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Trade Policy and Pro-Poor Growth

  • Rolf Maier

This paper analyzes empirically the impact of trade policy and sector specific openness on pro-poor growth in a cross-country approach to answer the question, whether the poorest 20 and 20 to 40 percent benefit from trade openness. To capture this issue, we estimate the distribution effect of eight different openness indicators, six adjusted trade sector indicators (agricultural raw materials exports and imports, food exports and imports, manufactures exports and imports) and two tariff indicators (export duties and imports duties). In addition, we estimate the total effect, i.e. the distribution and growth effect, to analyze potential trade-offs between the impact of trade liberalization on poverty via overall economic growth and distribution. To test the poverty effects, we collect an irregular and unbalanced panel of time-series cross-country data on the first and second quintile share in 72 countries for the period 1971 to 1999 and apply two econometric specifications, a growth equation and a system GMM equation. We estimate the poverty effects of trade policy for all countries and, separately, for developing/transitional and industrial countries due to considerable differences in economic structure. Finally, we estimate poverty effects of trade liberalization with respect to the level of the countries’ development. Combining empirical findings of the system GMM estimation for both the distribution and total effect, estimation results suggest the importance of sector specific trade policy for the poorest 20 and 20 to 40 percent. First, liberalization in agricultural raw material exports is very important for the poorest 40 percent of low income developing countries due to both the distribution and total effect. In addition, liberalizing imports in agricultural raw materals is highly positively related to the mean income of the poor without changing the distribution. Second, trade reforms in food exports affect negatively the mean income of the poorest 40 percent in low income developing countries through the growth effect. However, higher food imports are associated with positive distribution effects, but without total effects on the poorest 20 percent in low income developing countries. Third, promotion of manufactures exports lead to a positive total effect on the poorest 40 percent in developing countries via the growth effect, while trade reforms in manufactures imports are never relevant. Finally, reduced export and import duties affect positively the mean income of the poorest 40 percent in low income developing countries, an effect primarily driven by the growth effect. Findings for agriculture exports, food exports, export and import duties, however, are only relevant if we exploit information on both the cross-country and within-country variation of the income of the poor in a system GMM estimator. In addition, results of the growth equation suggest positive total effects of agriculture imports on the poorest 20 and 20 to 40 percent in development countries driven by the growth effect alone. Thus, empirical findings suggest the following policy recommendations with respect to poverty-reducing trade reforms in low-income developing countries. While results are not always consistent between the growth equation and the system GMM estimation, liberalization of agricultural raw material exports and imports seems to be the most promising approach. On the other hand, liberalization in food markets and manufactures imports are not associated with poverty alleviation in low- income developing countries. Finally, a promotion of manufactures exports and a reduction of export and import duties seem to increase mean income of the poorest 40 percent in low-income developing countries only via the growth effect.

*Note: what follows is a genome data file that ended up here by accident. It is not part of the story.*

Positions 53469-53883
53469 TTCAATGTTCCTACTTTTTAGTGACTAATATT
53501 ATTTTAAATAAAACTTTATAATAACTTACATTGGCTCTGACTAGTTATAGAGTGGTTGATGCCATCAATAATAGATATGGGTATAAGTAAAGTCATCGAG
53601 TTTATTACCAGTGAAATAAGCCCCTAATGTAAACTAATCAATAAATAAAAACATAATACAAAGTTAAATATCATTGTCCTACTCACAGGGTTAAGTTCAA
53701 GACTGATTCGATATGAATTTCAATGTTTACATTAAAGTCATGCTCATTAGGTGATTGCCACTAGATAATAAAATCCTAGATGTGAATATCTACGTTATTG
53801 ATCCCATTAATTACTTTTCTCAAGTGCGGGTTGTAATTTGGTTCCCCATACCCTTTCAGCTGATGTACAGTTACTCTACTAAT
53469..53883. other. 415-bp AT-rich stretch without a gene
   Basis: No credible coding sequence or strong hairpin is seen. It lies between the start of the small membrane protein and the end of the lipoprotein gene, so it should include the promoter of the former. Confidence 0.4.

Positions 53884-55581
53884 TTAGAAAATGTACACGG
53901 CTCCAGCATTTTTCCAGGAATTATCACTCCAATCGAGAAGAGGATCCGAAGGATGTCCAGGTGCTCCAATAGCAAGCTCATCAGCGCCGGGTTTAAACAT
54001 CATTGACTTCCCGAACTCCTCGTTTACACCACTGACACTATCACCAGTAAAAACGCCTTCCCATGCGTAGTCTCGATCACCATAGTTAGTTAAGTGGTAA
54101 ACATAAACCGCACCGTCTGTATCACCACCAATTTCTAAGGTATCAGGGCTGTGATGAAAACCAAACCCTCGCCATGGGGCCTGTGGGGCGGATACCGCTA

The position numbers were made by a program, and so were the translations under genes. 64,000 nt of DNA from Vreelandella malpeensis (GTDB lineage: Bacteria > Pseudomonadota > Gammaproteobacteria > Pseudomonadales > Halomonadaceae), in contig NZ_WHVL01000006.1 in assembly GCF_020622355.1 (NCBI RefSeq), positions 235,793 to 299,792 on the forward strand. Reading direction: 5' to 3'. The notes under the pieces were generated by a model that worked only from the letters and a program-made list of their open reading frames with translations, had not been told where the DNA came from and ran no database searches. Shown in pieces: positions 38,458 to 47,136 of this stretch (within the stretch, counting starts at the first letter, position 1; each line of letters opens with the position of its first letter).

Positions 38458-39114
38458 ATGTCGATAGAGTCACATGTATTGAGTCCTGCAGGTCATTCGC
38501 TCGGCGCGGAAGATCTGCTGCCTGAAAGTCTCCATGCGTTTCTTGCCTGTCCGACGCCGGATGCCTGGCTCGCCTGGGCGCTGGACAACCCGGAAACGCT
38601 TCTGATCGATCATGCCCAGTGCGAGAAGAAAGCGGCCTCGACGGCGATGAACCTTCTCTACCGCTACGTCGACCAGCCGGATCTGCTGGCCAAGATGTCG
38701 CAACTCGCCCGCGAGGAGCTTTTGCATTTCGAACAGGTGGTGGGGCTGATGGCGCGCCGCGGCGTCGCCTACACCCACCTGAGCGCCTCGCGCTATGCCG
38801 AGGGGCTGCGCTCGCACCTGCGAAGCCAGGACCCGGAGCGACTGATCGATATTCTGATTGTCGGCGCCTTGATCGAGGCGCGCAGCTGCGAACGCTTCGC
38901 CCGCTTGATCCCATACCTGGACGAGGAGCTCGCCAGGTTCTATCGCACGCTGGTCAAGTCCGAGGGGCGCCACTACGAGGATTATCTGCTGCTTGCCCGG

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Paper provided by EconWPA in its series International Trade with number 0504007.

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Date of creation: 21 Apr 2005
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Handle: RePEc:wpa:wuwpit:0504007
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